| The Heath Anthology of
American Literature, Fifth Edition
Amy Lowell was born in Brookline, Massachusetts, and
grew up on her family estate Sevenels (named after the seven Lowells—mother,
father, and five children), which she ultimately inherited and whose lavish
gardens figure prominently in her poetry. A girl of the upper classes was
generally not permitted by her family to go off to the university as her
brothers did, and so Lowell’s education consisted primarily of tutors, access
to her father’s vast library, and travel in Europe. As she later wrote to the
poet Archibald MacLeish in response to his inquiry, her formal education
“really did not amount to a hill of beans.” She evinced an interest in
literature when very young, and her first writing was published when she was
eleven years old.
the diaries she kept as an adolescent suggest an early bisexuality, as she
matured she became less interested in men and looked for love and companionship
with other women. Her fascination with the theater led to her involvement for a
time with the musical starlet Lina Abarbanell. It also led her to her first
muse, the tragedian Eleonora Duse, whom she saw on stage for the first time in
1902. Duse’s talent and beauty inspired Lowell, already twenty-eight years old,
to revive her youthful interest in writing. Lowell later recalled the momentous
effect of watching Duse perform: “It loosed a bolt in my brain and I knew where
my true function lay.” Her first poem since her juvenilia was addressed to the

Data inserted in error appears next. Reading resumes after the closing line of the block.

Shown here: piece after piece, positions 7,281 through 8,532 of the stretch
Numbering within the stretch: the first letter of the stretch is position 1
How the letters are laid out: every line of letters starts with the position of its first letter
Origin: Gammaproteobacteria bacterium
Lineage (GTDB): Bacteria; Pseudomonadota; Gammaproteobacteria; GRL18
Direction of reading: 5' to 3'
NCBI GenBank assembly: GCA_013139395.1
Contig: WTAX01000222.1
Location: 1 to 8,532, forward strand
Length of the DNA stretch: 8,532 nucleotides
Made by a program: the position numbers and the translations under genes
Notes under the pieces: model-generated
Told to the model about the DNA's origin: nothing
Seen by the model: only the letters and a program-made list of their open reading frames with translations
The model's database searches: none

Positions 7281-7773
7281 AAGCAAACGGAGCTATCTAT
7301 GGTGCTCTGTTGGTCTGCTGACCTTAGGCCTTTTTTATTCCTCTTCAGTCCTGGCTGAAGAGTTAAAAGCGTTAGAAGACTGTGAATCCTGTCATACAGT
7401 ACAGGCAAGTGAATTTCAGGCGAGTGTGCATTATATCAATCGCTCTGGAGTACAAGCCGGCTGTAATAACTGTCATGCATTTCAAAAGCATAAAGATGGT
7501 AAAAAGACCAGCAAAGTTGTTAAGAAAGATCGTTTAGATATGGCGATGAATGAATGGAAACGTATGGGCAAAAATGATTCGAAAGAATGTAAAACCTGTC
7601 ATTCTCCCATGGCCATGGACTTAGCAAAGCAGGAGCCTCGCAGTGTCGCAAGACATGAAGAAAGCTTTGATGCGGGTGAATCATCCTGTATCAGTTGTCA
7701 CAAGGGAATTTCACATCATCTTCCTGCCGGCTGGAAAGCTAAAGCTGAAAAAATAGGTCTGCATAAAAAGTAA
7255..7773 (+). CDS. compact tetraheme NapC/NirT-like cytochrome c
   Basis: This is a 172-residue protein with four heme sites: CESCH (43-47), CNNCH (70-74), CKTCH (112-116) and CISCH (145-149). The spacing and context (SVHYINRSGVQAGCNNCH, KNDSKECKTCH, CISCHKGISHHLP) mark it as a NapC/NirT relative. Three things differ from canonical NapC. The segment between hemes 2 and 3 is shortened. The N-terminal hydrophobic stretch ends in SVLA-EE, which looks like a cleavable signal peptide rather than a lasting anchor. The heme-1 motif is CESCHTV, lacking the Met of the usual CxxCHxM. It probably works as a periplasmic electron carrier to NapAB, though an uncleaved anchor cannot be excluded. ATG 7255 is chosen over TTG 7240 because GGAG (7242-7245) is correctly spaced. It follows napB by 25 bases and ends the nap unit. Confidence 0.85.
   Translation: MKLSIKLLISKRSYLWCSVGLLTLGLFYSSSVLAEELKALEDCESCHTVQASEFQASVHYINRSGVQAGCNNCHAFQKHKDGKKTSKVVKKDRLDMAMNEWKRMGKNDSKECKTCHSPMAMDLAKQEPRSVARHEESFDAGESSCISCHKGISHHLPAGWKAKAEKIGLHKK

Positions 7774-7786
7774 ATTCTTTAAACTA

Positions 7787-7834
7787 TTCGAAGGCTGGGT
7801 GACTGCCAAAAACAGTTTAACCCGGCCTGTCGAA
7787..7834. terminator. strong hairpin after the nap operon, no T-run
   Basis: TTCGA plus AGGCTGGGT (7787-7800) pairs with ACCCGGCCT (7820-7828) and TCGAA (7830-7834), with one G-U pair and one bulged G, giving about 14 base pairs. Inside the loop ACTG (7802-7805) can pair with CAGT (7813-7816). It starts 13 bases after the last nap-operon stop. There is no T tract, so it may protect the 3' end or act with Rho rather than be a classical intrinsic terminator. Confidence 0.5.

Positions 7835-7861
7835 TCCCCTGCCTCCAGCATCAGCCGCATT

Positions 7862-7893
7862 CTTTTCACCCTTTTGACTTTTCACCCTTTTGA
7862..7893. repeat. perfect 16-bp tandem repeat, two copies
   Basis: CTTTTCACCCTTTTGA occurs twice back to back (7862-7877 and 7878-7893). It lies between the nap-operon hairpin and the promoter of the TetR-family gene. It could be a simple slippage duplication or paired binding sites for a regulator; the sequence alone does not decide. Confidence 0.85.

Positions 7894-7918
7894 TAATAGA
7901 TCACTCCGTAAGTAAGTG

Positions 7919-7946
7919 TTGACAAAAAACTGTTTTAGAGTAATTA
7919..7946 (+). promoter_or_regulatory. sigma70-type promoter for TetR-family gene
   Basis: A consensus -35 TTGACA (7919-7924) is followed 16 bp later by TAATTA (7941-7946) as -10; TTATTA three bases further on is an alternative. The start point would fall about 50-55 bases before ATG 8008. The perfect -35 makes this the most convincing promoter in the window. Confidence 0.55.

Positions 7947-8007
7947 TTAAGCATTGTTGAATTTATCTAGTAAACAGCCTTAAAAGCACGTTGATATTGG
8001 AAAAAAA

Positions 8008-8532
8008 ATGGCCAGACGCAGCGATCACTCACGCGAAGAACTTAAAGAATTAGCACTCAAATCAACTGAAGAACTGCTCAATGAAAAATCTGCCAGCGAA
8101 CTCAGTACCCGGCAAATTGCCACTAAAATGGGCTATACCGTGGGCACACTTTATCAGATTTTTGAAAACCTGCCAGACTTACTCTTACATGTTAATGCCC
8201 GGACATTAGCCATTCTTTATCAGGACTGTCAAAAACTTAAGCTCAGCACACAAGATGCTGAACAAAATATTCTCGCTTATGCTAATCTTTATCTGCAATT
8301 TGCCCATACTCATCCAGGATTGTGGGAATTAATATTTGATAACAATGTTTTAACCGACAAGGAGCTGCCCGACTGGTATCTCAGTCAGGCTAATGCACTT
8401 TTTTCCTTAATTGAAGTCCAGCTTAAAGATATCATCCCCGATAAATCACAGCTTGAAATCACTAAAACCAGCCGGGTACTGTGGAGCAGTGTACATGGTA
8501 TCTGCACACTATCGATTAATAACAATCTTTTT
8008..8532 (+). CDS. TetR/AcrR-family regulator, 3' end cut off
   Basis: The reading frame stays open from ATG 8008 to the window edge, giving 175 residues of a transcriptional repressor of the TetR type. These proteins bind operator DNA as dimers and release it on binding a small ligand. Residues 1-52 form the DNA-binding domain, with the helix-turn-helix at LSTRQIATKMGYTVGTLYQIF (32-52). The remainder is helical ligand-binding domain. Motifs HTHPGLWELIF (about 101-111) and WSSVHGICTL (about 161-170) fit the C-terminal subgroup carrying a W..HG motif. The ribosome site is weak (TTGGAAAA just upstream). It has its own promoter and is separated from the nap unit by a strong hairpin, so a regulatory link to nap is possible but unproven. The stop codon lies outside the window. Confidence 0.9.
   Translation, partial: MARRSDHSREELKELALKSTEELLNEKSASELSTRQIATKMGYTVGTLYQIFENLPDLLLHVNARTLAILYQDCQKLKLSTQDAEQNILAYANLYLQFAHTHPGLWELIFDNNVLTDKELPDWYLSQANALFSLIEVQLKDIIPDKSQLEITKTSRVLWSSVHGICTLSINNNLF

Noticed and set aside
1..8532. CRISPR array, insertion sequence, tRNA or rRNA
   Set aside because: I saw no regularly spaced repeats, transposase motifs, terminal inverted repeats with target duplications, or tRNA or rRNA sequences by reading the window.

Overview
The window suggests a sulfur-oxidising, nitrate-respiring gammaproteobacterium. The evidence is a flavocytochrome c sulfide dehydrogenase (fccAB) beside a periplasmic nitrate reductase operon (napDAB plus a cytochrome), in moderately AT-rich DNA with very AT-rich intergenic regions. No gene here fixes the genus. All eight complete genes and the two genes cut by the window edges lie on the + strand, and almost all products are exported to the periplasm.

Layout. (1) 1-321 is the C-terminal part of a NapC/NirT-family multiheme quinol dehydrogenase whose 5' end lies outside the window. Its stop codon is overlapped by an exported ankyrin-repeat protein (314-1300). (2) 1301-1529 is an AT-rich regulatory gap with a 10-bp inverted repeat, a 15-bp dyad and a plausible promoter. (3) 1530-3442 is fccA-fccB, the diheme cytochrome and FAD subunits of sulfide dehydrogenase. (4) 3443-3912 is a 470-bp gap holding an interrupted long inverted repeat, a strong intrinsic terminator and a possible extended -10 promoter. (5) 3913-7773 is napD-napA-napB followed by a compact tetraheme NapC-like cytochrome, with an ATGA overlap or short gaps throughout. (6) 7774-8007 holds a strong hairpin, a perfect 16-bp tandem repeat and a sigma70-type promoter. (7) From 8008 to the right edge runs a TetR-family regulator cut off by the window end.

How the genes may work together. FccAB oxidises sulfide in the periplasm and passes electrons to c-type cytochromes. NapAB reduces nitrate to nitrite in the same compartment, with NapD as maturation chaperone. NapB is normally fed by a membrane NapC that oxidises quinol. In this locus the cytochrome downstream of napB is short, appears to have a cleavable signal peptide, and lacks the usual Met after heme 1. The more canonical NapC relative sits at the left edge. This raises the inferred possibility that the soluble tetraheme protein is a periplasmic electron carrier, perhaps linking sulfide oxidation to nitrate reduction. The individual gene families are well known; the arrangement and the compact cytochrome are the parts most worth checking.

actress and marked the beginning of Lowell’s career as a writer, although she
did not publish her first book, A Dome of Many-Coloured Glass, until 1912, ten
Dome of Many-Coloured Glass was influenced by nineteenth-century romanticism,
and its title comes from a phrase in Adonais, Shelley’s elegiac tribute to
Keats, whose poetry many of the poems echo. Other poems in the volume are more
original and show the promise of her later poetry; they are personal poems with
brilliant flashes of color, verse about her childhood, her family estate, her
quest for love. In the following year, 1913, Lowell discovered several imagist
poems by H.D. (Hilda Doolittle) in Poetry magazine; these made her recognize
that “I, too, am an imagiste.” Indeed, before she knew the term “imagism,” she
had developed her appreciation of Japanese haiku and tanka, her interest in the
Orient having been stimulated by her brother Percival, who had lived in Asia.
She immediately began to explore the school of imagism of which, she
discovered, Ezra Pound was the titular head; in 1913 she traveled to England in
order to meet him.
conflict between them could have been predicted. Lowell was by 1913 a 250-pound
woman of vast wealth, a sense of entitlement, and an air of knowing her own
mind. Pound found her overbearing and perhaps threatening. Lowell, for her
part, would undoubtedly have agreed with Gertrude Stein’s description of Pound
as a village explainer—which is “fine if you’re a village, and if not, not.”
Despite Pound’s hostility, Lowell published three anthologies in 1915, 1916,
and 1917, titled Some Imagist Poets, which included along with her own work
that of H.D., John Gould Fletcher, D. H. Lawrence, and others. When the first
volume came out, imagism was still so revolutionary and controversial in the
United States that Lowell was denounced by the Poetry Society of America for
championing imagist writers. Pound threatened to sue her for stealing his